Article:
EIGHT GREAT AFFORDABLE CARIBBEAN GETAWAYS
(MONEY Magazine) – Still stroking those old Caribbean photographs, wishing you had the time and money to return to fantasy island? It's not too late. You can still dive into one of the 162,000 hotel rooms dotting the Caribbean from Jamaica to Trinidad. In fact, the consumer craze for shorter trips (two-night hops are now the rage), not to mention a 23% rise in available rooms since 1990, will smooth your last-minute landing--even now during high season, when prices run 40% higher than in spring or summer.
"Peak-season values can still be had if you know where to look," says Kathie Dyson, a veteran island hopper and editor of the newsletter Travel Savvy ($19.95 for six issues annually; 203-431-4117). She notes that by booking the right package you can easily save 20% or more. After canvassing agents and packagers, we found eight of the best-value Caribbean escapes that you can book from now through April--high season. Prices are per person, double occupancy, and include all hotel and service taxes.
Outsize fun. If your kind of trip includes bright lights, nightlife and dining options, call the 950-room El Conquistador Resort & Country Club, set in the fishing village of Las Crobas in northeastern Puerto Rico. This theme park of a resort, spread over 500 acres, offers an 18-hole golf course, seven tennis courts, a disco, casino gambling, nine restaurants and five pools that--no kidding--cover a two-acre area. Book a five-night stay by having your travel agent call Go Go Tours (201-934-3801) for $1,088 (air and land, round trip from New York City). That's roughly $500 less than the resort's standard rate, without air and taxes.
Beach special. On French and Dutch St. Maarten, the chic crowd stays at $600-a-night hostelries like La Sammana. But you can join the celeb crowd for a song by bunking at the simply comfortable 62-room Laguna Beach Hotel, which offers a full-size pool, a French Creole restaurant, free shuttle service to casinos and the island's world-famous duty-free shops. (Stay on the French side for the best prices.) USAir Vacations (800-455-0123) has a seven-night, $839 package that includes air fare (round trip from New York City) and a few extras, like free passes to the St. Maarten Zoo.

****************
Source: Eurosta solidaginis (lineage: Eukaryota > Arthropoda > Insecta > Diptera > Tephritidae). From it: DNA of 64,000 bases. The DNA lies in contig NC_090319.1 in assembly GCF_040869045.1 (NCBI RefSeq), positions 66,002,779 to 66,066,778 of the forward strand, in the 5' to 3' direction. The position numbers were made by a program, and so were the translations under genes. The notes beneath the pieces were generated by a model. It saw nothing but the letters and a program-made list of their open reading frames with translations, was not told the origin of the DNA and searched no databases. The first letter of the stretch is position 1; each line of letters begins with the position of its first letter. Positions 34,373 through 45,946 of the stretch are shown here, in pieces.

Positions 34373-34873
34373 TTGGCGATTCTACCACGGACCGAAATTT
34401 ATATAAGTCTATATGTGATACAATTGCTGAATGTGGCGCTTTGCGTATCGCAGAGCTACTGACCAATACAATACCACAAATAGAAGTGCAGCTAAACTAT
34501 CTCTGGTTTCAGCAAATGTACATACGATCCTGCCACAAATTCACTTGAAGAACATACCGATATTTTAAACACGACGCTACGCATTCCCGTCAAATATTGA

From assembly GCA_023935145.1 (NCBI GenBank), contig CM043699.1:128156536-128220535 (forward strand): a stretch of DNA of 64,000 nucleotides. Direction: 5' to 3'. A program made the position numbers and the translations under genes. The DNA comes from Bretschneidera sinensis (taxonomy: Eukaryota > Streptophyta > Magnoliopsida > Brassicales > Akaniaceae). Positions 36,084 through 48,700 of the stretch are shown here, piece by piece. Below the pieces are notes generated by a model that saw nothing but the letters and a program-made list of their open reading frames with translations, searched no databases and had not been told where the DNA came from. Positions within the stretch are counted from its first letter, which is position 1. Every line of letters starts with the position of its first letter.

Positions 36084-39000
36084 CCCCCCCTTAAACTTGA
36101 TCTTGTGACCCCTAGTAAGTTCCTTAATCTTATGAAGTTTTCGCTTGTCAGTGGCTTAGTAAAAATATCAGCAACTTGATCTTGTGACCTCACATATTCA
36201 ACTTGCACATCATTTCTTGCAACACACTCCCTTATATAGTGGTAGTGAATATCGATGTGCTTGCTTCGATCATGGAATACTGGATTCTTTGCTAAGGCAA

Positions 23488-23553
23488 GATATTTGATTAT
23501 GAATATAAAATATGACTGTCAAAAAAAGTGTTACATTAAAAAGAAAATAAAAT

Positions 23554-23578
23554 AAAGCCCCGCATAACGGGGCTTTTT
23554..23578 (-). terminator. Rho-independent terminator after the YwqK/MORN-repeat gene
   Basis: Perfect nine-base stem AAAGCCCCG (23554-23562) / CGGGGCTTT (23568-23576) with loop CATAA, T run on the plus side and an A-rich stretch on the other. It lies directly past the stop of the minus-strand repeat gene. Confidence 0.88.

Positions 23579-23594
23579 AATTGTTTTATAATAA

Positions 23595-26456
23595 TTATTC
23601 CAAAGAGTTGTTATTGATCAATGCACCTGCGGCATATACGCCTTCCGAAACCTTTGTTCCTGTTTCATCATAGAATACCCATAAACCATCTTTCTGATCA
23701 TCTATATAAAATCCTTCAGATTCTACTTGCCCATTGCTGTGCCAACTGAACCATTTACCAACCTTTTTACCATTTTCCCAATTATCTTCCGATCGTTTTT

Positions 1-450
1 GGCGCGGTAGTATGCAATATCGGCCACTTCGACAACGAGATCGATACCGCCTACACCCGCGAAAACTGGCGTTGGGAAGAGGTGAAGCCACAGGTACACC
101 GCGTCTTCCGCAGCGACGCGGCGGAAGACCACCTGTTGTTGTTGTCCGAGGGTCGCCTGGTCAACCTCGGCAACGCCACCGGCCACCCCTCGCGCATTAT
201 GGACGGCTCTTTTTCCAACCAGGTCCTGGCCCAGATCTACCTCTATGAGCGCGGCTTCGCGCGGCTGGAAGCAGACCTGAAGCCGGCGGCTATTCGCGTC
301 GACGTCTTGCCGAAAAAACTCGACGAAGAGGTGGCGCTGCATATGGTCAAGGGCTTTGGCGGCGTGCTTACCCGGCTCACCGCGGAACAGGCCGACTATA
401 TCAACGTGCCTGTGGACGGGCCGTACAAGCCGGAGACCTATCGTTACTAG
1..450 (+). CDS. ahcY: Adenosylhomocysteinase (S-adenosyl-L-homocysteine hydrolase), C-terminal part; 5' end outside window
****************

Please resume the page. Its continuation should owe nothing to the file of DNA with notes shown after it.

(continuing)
Slowly returning to favor since the 1983 American invasion and known for its fragrant nutmeg and clove crops, Grenada appeals to the wallet as well as the senses. The island's only large luxury resort, the low-rise, 186-room Grenada Renaissance Resort, is located on Grande Anse Beach and spans 20 acres, with two restaurants, a fitness center and two tennis courts for day and evening play. For $600, Island Resort Tours (212-251-1770) floats you away for seven nights (land only).
The sporting crowd. With greens fees and equipment rentals running upwards of $100 a day at some top resorts, it pays to book a sports package. Scuba divers can get acquainted with Bonaire's rich underworld by staying at the 70-room Harbour Village Beach Resort (800-424-0004) for a land-only $757 (five nights) or $1,062 (seven nights). You'll get unlimited shore dives and five boat or night dives to explore the world-famous coral reefs where thousands of sea creatures thrive. Guests also score daily American breakfast, free use of sailboats and kayaks, plus a car rental for a one-day island excursion.